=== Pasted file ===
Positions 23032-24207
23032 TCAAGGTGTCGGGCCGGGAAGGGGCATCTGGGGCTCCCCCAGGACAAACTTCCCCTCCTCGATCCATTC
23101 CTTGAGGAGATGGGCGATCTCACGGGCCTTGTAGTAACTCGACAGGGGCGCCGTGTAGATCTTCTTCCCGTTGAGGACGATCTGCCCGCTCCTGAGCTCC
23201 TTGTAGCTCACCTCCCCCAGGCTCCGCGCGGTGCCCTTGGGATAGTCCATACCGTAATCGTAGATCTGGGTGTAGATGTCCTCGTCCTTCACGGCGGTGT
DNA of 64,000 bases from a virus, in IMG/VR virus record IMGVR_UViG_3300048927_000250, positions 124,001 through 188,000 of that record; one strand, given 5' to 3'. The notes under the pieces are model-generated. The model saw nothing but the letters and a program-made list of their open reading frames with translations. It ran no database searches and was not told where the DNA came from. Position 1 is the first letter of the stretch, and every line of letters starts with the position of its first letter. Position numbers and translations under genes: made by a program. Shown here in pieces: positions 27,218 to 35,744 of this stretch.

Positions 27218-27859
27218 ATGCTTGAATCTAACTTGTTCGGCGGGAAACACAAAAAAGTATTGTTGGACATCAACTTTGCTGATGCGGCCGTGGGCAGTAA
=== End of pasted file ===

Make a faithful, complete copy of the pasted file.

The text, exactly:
Positions 23032-24207
23032 TCAAGGTGTCGGGCCGGGAAGGGGCATCTGGGGCTCCCCCAGGACAAACTTCCCCTCCTCGATCCATTC
23101 CTTGAGGAGATGGGCGATCTCACGGGCCTTGTAGTAACTCGACAGGGGCGCCGTGTAGATCTTCTTCCCGTTGAGGACGATCTGCCCGCTCCTGAGCTCC
23201 TTGTAGCTCACCTCCCCCAGGCTCCGCGCGGTGCCCTTGGGATAGTCCATACCGTAATCGTAGATCTGGGTGTAGATGTCCTCGTCCTTCACGGCGGTGT
DNA of 64,000 bases from a virus, in IMG/VR virus record IMGVR_UViG_3300048927_000250, positions 124,001 through 188,000 of that record; one strand, given 5' to 3'. The notes under the pieces are model-generated. The model saw nothing but the letters and a program-made list of their open reading frames with translations. It ran no database searches and was not told where the DNA came from. Position 1 is the first letter of the stretch, and every line of letters starts with the position of its first letter. Position numbers and translations under genes: made by a program. Shown here in pieces: positions 27,218 to 35,744 of this stretch.

Positions 27218-27859
27218 ATGCTTGAATCTAACTTGTTCGGCGGGAAACACAAAAAAGTATTGTTGGACATCAACTTTGCTGATGCGGCCGTGGGCAGTAA